EU foreign policy chief Catherine Ashton met senior officials from world powers on Monday to prepare for talks in Moscow this month on Tehran's contested nuclear drive.
Ashton and officials from the so-called P5+1 group -- Britain, China, France, Russia and the United States plus Germany -- met in a Strasbourg hotel "to prepare the ground for the negotiations in Moscow," an EU spokesman said.
Moscow on June 18-19 will host a third round of negotiations between Iran and the global powers that up until now have failed to yield results in efforts to curb Tehran's nuclear activities.
Ashton represents the P5+1 in dealings with Iran, which the West suspects is trying to build the atomic bomb, charges long denied by Tehran.
Also in Strasbourg was the U.S. lead negotiator, Under-Secretary of State for Political Affairs Wendy Sherman, the State Department said.
"As part of our dual-track policy to prevent Iran from acquiring a nuclear weapon, the United States remains united with other P5+1 partners in our commitment to serious preparations for the Moscow round of talks and to enabling the diplomatic track to succeed," it said in a statement.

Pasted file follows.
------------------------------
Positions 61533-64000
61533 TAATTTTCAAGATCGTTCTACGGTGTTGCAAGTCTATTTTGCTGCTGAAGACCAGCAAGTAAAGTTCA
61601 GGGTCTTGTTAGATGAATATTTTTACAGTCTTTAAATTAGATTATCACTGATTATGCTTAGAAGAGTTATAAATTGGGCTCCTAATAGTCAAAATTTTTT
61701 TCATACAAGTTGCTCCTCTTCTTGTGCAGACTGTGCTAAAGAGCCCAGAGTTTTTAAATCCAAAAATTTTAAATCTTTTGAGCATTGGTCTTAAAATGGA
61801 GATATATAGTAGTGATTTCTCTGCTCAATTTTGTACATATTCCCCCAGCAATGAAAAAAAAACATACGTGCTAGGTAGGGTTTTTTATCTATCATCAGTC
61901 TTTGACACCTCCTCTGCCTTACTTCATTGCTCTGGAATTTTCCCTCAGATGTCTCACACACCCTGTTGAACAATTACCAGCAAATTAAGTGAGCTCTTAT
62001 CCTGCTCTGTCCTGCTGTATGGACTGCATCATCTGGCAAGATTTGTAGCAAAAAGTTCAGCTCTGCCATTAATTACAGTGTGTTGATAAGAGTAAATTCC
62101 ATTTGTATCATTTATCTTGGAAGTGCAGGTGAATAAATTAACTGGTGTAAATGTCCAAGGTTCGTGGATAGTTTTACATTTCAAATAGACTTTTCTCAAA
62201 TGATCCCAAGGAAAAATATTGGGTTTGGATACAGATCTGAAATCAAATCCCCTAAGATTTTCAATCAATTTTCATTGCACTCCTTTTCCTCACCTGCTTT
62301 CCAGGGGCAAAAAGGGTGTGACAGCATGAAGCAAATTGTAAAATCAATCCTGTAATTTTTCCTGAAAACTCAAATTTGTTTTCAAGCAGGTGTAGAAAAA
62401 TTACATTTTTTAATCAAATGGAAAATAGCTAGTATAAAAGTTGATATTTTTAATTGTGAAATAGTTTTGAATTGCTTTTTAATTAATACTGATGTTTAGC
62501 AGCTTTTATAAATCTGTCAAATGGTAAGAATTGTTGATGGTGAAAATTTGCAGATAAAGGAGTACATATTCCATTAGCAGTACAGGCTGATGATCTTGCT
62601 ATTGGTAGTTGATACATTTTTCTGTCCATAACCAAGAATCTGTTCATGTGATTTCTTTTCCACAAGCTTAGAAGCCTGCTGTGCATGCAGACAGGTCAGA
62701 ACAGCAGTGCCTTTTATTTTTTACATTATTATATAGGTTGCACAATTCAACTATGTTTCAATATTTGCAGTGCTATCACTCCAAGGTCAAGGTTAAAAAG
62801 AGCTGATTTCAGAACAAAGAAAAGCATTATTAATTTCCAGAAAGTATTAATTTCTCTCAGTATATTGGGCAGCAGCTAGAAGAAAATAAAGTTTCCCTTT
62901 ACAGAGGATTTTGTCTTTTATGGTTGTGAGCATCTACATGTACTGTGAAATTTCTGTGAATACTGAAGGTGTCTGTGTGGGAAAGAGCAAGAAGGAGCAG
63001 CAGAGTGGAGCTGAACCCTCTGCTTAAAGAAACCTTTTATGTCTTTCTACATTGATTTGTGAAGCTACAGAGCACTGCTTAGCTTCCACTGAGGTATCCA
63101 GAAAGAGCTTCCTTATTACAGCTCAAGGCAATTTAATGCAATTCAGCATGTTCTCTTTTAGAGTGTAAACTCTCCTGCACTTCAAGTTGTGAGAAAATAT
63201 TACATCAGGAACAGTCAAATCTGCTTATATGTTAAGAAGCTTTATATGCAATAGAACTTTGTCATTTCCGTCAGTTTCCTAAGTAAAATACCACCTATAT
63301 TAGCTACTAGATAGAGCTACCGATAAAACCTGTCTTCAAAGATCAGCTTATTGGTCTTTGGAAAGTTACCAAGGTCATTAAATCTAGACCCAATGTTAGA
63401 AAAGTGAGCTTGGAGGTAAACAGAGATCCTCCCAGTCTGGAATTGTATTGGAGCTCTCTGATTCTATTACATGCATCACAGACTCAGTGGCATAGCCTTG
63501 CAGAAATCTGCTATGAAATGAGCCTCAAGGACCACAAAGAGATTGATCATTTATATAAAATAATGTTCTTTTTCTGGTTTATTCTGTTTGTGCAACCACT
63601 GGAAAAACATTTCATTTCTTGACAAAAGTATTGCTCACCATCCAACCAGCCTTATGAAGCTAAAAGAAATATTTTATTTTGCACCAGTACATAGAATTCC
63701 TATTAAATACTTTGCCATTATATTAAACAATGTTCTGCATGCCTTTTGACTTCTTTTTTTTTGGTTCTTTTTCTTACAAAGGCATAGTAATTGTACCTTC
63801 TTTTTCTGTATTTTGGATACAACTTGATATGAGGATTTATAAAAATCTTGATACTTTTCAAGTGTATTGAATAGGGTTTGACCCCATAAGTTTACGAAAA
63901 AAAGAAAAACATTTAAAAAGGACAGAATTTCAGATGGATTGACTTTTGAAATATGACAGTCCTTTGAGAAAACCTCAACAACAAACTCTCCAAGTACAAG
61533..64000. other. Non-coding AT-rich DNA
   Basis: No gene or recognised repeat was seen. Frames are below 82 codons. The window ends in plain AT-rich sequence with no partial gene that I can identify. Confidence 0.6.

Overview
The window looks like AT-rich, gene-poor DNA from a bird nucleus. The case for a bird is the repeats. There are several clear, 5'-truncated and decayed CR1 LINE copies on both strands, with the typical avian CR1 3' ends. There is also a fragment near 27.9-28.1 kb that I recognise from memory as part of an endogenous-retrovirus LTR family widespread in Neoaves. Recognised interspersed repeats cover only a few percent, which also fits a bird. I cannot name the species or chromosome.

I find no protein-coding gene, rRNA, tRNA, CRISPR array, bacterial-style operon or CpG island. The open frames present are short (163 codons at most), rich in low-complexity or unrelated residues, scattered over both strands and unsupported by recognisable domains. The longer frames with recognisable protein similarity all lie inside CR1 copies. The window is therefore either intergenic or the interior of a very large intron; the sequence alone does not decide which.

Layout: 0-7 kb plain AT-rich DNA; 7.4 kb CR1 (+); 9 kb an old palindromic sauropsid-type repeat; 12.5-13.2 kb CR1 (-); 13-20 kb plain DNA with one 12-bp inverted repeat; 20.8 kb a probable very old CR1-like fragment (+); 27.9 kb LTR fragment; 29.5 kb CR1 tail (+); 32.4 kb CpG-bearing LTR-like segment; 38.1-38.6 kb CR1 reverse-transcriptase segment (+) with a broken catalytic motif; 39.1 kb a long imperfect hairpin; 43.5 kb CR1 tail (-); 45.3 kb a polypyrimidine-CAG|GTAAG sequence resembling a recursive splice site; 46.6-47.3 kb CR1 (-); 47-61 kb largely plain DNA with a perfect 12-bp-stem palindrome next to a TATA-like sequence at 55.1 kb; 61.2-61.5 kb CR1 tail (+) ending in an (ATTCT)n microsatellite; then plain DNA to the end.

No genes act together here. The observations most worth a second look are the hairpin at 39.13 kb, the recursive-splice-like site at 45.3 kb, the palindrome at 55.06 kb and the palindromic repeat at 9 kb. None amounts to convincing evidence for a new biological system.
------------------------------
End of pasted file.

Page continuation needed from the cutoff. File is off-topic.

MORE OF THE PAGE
"Iran has the opportunity to begin addressing international concerns over its nuclear program by coming to Moscow prepared to take concrete steps in response to the proposals presented in Baghdad."
The Moscow round takes place just two weeks before the European Union imposes a full embargo on Iranian oil.
The Strasbourg talks follow complaints from Tehran about what it says is a lack of willingness by the P5+1 to engage.
Ali Bagheri, deputy to Iran's top negotiator Saeed Jalili, said in a letter to Ashton's deputy Helga Schmid that he was "surprised" by issues she was raising in correspondence with him.
He also complained that preparatory groundwork by experts from both sides was needed before the talks.
The Moscow round follows two earlier unproductive meetings since early April, in Istanbul and in Baghdad.
But Ashton's spokesman Michael Mann told Agence France Presse the EU was "surprised" by the Iranian letters.
The group "is always ready to have discussions on substance, but Iran continues to put the focus on procedural aspects," he said.
He said the P5+1 had explained elements of its package during "long" meetings between Schmid and Bagheri in Geneva before Baghdad, and "handed over a non-paper in Baghdad on details of the proposal."
"At that time Iran was not ready to engage in experts' discussions on the basis of our balanced package," he said.
"There were several phone calls and exchanges of letter at deputy level during past two weeks, but Iran has not been willing to advance issues on substance," Mann said.
He said Ashton planned to talk to Jalili "to get political commitment for the process to move ahead."
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